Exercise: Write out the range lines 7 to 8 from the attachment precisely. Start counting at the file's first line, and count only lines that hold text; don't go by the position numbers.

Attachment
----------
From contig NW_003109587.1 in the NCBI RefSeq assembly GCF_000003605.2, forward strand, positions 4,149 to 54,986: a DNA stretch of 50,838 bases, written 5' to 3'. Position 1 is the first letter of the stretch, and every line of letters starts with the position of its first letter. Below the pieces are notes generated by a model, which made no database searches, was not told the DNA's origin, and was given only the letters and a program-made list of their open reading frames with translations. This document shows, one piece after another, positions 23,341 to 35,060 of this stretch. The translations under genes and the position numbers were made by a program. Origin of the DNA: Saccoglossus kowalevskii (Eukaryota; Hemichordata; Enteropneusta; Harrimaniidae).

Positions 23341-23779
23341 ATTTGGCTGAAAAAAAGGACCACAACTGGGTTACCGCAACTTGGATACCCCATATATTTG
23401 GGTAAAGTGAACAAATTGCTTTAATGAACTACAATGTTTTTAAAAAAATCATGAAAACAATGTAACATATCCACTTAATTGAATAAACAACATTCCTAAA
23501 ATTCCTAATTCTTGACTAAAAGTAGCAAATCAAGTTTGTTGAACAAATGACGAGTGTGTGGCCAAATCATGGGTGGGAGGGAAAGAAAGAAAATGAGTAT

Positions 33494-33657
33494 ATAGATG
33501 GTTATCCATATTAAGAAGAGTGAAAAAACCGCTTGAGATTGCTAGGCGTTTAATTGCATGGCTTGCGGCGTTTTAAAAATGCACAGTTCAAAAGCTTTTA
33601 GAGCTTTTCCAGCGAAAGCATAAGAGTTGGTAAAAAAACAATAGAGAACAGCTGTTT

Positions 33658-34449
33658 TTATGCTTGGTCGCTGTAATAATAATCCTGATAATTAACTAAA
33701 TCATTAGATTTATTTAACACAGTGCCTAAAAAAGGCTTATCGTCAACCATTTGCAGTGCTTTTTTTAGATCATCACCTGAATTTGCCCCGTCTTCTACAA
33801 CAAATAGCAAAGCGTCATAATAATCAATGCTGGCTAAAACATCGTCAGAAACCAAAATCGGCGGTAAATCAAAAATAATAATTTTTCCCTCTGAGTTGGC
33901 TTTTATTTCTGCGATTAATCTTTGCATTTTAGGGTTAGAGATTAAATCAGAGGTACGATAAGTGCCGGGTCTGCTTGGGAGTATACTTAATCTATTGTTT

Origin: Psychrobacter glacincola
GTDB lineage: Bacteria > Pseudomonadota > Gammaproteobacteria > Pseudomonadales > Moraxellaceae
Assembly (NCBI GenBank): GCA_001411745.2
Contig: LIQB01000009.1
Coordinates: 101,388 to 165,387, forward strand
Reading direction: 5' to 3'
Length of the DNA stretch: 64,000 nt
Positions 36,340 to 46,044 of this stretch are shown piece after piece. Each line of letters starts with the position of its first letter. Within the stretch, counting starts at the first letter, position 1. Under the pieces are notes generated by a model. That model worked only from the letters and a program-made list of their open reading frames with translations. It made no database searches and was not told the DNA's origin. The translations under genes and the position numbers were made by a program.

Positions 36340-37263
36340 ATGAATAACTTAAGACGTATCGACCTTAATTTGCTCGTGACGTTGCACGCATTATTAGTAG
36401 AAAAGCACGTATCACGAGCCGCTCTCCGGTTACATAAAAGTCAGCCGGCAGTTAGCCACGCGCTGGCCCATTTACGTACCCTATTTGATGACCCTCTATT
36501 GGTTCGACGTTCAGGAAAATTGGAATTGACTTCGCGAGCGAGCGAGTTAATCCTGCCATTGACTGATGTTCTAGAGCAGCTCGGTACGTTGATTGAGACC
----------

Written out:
33494 ATAGATG
33501 GTTATCCATATTAAGAAGAGTGAAAAAACCGCTTGAGATTGCTAGGCGTTTAATTGCATGGCTTGCGGCGTTTTAAAAATGCACAGTTCAAAAGCTTTTA